The number of cells that adhered to TB32-100-32 and TB77-100-77 was equivalent to the number of cells that adhered to Seprafilm® after 3H of incubation.
Adhesions result from a dysfunction of the mechanism involved in fibrinolysis, which leads to an imbalance between fibrin formation and degradation27,28. In dysfunction of the fibrin degradation process, the fibrin matrix is colonized by fibroblasts. Limiting the adhesion of fibroblasts was, therefore, an important consideration in the design of this anti-adhesion barrier. The results of this study demonstrates that adding PEO in poly(lactic)-based polymers significantly reduces cell adhesion and is just as effective as commercially anti-adhesion barriers (Seprafilm®).
In vivo evaluation of copolymers
In vitro experiments demonstrated that both copolymers films could meet clinical requirements in terms of degradation rate, anti-adhesion effect and swelling properties. It was also necessary to evaluate degradation rate and anti-adhesion effect in vivo. A well-known rat model of sidewall defect and bowel abrasion29,30,31,32 was used to evaluate the adhesion prevention efficacy of copolymers. This model also allows the collection of degradation products without risk of natural elimination and the evaluation of the degradation rate.
Anti-adhesion effect in peritoneal adhesion prevention: TB32-100-32, TB77-100-77, and Hyalobarrier® (anti-adhesion barrier currently in use19,33) were evaluated for their ability to prevent peritoneal adhesions and compared with a surgical control group. Adhesion scoring (Table 2) was conducted at 5 and 12 days. Results are shown in Table 3 and macroscopic images and histological observations are presented in Fig. 2.
The high incidence of peritoneal adhesions (83–100%) in the control indicates that our animal model is an effective means to evaluate anti-adhesion effects of our copolymers.
In the Hyalobarrier group, no adhesions were observed at day 5. At day 12, adhesions were observed with no significant reduction in incidence compared with the control (p = 0.5455). Adhesions were observed in the TB32-100-32 group at days 5 and 12 with no significant reduction in incidence compared to the control (p = 0.1818 and p = 0.5455, respectively). No adhesions were observed at days 5 and 12 in the TB77-100-77 group, indicating that postoperative adhesion formation was significantly lower compared with the control (p < 0.05).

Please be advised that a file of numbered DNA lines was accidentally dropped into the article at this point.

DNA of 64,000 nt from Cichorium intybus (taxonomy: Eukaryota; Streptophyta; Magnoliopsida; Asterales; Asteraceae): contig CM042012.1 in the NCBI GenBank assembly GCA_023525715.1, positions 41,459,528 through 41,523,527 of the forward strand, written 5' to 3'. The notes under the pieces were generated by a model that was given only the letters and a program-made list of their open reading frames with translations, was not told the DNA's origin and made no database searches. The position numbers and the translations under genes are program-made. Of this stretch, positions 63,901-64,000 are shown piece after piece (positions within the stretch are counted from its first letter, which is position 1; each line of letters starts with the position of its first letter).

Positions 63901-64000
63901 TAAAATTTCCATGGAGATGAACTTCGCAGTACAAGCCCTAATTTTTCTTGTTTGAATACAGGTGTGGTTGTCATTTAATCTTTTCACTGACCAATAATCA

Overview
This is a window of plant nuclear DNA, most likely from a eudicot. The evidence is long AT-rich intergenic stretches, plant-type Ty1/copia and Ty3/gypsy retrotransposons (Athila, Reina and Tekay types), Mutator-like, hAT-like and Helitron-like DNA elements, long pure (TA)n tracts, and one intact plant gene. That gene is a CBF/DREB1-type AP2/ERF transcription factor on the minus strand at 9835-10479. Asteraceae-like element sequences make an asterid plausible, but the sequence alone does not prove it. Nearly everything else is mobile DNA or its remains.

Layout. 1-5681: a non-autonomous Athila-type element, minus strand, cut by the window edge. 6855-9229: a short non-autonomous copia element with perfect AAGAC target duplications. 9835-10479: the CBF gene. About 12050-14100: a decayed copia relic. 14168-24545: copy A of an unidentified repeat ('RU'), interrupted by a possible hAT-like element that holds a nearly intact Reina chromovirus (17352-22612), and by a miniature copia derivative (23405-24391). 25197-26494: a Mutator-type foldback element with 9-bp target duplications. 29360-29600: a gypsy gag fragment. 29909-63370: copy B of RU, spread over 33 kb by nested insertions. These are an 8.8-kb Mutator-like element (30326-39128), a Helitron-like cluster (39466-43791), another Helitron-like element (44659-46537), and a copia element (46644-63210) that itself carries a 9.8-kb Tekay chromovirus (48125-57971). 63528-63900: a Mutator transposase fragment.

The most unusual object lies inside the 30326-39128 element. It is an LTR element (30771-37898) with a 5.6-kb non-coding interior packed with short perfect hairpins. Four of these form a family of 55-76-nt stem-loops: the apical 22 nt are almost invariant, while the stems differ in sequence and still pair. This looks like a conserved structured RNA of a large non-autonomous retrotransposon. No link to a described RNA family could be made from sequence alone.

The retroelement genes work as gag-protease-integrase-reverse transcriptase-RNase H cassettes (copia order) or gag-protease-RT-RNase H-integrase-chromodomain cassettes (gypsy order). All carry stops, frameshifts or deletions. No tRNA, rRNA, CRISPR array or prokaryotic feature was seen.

At day 5, total adhesion score of the control group was 9.67 compared with the treated groups (Hyalobarrier = 0, TB32-100-32 = 3, and TB77-100-77 = 0). The difference between adhesion scores was statistically significant (p < 0.05). At day 12, total adhesion score of the control group was 7.33 compared with the treated groups (Hyalobarrier = 4.5, TB32-100-32 = 3.5 and TB77-100-77 = 0). The difference between adhesion scores of the control compared with the TB77-100-77 group was statistically significant (p < 0.05). There was no statistical significance between the control and Hyalobarrier and TB32-100-32 groups.
Adhesions observed in the TB32-100-32 group had notable scores in terms of extent, severity and degree at 5 and 12 days and were likely owing to rapid degradation of the copolymer (absence of residual degradation products at 5 days). The Hyalobarrier group did not develop adhesions after 5 days, but developed severe and extended adhesions at day 12 owing most likely to rapid elimination. In contrast, the TB77-100-77 group did not develop any adhesions at day 5 and 12, suggesting a more-effective anti-adhesion capability owing most likely to moderate degradation.